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Retailers have started looking closely at curated shopping experiences.

AHAlife, a small startup in downtown New York City, is one of the new "collective curating" shopping experiences that disrupts the traditional retail buying and selling cycle and solves the problem faced by most retailers — that buyers all end up going to the same trade shows, competing with each other, and placing things in stores so far in advance that it's hard to know what will sell and what won't.

And it's also turning around the idea that buyers and big retailers like Saks, Macy's and even the TJ Maxx's can determine what consumers want for them.

Shauna Mei, CEO and co-founder of, learned when she was very young that the act of collecting objects while traveling created a spiritual connection between herself, the people she encountered and the place through which she passed.

MeiBuying something she treasured and keeping it for that value meant her purchases were more about discovering something valuable in her life. They shaped her lifestyle. Her purchases made an impact on herself and on the people she interacted with when she made the purchases.

That's not really how most people shop, she says.

"That idea of conscious consumption has always been close to me. The idea never had to do with how much income one had," she says. "I think the way we consume affects the world in a massive way. People should think about this on a daily basis."

In my email this morning, I click on something from It's an image of five stunning sake glasses going for $145. I pause. It's not that I need sake glasses. I have a whole set of ruby red tequila snifters that I still haven't unpacked from another purchase a month ago.

Here is a video of Shauna Mei explaining the "signal" of AHAlife that cuts through the noise of shopping.

It's something about the clarity of the objects. They look like they could mean something. And the fact that they are cups means they need to be filled. Mei is of the opinion that this is what is missing in the everyday shopping experience.

Consumers don't have access to the experience that buyers go through when choosing seasonal lines in clothing, jewelry or cosmetics, for instance.

Curating the shopping experience gives consumers on sites like Mei's a fuller spectrum of experience and the kind of "ah-hah" moments that buyers usually have outside the normal buying seasons, when they discover what designers are really doing when not rushing to make market.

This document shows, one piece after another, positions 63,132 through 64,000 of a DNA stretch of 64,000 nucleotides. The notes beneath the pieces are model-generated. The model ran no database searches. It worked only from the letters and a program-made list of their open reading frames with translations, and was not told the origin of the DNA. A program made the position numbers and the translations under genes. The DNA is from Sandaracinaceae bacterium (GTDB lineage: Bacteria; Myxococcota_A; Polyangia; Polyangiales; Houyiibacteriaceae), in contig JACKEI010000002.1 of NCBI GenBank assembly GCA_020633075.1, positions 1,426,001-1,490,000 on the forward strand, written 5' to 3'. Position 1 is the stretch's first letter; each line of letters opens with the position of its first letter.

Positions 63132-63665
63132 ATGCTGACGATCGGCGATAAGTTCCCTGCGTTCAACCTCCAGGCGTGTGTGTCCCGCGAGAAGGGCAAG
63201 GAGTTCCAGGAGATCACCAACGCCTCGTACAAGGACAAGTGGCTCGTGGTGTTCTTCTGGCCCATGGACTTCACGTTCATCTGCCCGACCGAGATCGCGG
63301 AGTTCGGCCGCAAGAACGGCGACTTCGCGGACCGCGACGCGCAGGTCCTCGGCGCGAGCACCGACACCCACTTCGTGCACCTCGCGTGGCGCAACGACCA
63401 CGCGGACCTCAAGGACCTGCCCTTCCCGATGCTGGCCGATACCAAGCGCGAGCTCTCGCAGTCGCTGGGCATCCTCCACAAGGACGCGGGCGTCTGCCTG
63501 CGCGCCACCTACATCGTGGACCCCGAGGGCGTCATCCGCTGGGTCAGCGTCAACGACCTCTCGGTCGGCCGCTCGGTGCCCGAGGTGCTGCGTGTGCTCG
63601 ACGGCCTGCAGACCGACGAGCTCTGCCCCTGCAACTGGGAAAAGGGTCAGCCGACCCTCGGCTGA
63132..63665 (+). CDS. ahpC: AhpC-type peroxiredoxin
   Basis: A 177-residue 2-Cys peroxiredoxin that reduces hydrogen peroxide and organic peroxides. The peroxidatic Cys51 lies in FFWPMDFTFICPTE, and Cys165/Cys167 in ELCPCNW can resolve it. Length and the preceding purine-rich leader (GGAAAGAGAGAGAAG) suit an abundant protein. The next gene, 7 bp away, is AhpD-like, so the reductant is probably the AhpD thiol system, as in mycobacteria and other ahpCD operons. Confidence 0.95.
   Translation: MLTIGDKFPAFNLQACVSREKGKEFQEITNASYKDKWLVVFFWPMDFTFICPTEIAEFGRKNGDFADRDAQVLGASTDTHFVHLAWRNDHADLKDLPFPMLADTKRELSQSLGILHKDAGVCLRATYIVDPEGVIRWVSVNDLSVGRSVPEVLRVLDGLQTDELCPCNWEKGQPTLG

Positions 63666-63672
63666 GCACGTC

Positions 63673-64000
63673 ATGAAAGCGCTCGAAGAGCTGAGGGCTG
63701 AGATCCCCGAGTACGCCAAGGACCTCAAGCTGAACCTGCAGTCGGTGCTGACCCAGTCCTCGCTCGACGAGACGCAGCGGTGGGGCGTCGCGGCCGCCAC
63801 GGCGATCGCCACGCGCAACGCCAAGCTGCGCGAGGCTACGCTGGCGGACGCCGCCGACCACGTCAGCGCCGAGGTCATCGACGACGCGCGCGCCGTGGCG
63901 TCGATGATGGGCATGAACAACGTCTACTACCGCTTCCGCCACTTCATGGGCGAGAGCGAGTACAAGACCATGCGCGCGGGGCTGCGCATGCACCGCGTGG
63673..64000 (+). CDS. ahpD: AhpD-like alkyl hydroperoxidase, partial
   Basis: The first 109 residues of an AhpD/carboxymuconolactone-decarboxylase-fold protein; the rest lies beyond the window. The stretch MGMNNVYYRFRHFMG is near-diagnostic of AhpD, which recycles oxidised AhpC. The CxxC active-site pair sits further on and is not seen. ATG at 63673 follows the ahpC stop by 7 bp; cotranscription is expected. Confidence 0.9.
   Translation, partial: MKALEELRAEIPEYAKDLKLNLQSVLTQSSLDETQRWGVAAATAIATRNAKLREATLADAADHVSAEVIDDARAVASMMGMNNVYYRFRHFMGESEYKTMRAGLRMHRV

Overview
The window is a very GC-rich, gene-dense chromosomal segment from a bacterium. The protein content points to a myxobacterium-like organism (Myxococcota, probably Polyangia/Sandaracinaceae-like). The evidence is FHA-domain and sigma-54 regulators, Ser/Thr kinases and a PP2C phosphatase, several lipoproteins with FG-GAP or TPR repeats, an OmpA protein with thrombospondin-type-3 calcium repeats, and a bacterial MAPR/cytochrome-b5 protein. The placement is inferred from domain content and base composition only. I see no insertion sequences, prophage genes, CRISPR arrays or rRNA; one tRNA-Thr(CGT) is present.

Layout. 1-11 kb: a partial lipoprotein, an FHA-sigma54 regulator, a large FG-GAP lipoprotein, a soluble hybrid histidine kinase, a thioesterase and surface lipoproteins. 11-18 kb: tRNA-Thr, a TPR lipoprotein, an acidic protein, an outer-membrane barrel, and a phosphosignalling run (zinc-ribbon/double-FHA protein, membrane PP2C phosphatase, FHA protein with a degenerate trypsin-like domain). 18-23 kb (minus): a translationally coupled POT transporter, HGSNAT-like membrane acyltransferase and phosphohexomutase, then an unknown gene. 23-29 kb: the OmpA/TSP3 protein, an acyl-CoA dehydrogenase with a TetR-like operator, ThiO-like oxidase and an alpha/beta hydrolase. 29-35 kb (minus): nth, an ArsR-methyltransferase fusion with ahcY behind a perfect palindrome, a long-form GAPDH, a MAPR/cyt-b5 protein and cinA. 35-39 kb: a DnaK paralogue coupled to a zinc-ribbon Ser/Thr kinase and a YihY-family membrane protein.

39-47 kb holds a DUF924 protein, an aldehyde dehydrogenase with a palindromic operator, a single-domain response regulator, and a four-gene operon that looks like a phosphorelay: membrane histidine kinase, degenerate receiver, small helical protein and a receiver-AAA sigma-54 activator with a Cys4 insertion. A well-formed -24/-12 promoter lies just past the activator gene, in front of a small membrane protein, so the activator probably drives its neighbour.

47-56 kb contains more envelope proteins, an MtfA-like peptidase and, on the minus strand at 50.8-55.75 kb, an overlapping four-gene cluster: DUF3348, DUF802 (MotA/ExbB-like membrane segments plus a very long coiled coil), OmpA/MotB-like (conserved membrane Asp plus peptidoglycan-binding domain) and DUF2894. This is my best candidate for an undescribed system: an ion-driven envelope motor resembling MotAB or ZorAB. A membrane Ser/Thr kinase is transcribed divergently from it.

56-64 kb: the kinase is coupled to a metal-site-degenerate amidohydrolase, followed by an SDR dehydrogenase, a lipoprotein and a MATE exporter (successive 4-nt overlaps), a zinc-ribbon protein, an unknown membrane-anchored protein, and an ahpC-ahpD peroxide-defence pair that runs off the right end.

"If you look at it from the end consumer perspective—which is the only perspective I really care about—why are we not making this seamless?" asks Mei.

Consumers should have access to wonderful things they see in the world, or in a magazine (on a flight to Bangkok, perhaps), and then be able to instantly go to the Internet, find that thing, buy it, and complete their experience.

Retailers have found this idea compelling, even though they are all bulked into the same market cycles and find it hard to disrupt their own competitive interactions on showrooms and with distributors and agents, says Mei.

"The retail calendar is so clunky. All the buyers go to the same tradeshows," says Mei. "That's what is so frustrating about the offline retail space. What keeps customers going back to the stores is change. They have to have constant refreshment. They recognize that but there's not enough inventory, and the way they buy it's really hard to refresh their pieces."

But people are discovering things all the time, and wanting them. If retailers online had a chance to do this instantaneously, they would solve the biggest problem—customer acquisition.

What about retailers who like this idea, but don't think they can take the risk to implement a partnership with a site like Mei's? They are, after all, hard-baked into seasonal markets.

AHAlife solves that problem by working in the only medium that allows for instantaneous decision-making, review, analysis and appreciation of cost and risk factors. By doing all of this on the Internet, she says, the very worst thing that could happen to a retailer is that someone tweets a few dozen tweets about your product, giving them exposure and creating engagement.

"I tell them: 'This is actually a test market. We are going to test today, the worst case scenario is that we don't sell anything but you get exposure to very savvy buyers and early adopters," says Mei.

"The best thing that could happen is that it gets added to the store, and we have inventory."

The democratization of this process, says Mei, emboldens people to have a fuller life. By being able to discover what they don't know is out there, they learn new things about themselves.

They are, in a sense, like those cups for sale in my email this morning.

What people pour into those cups determines the flavor of their life. Your choice: tap water or sake.

"I think about living life on steroids. I think that life is very short. You should have the best the world has to offer," she says.

[Shauna Mei photo by, Glasses photo by]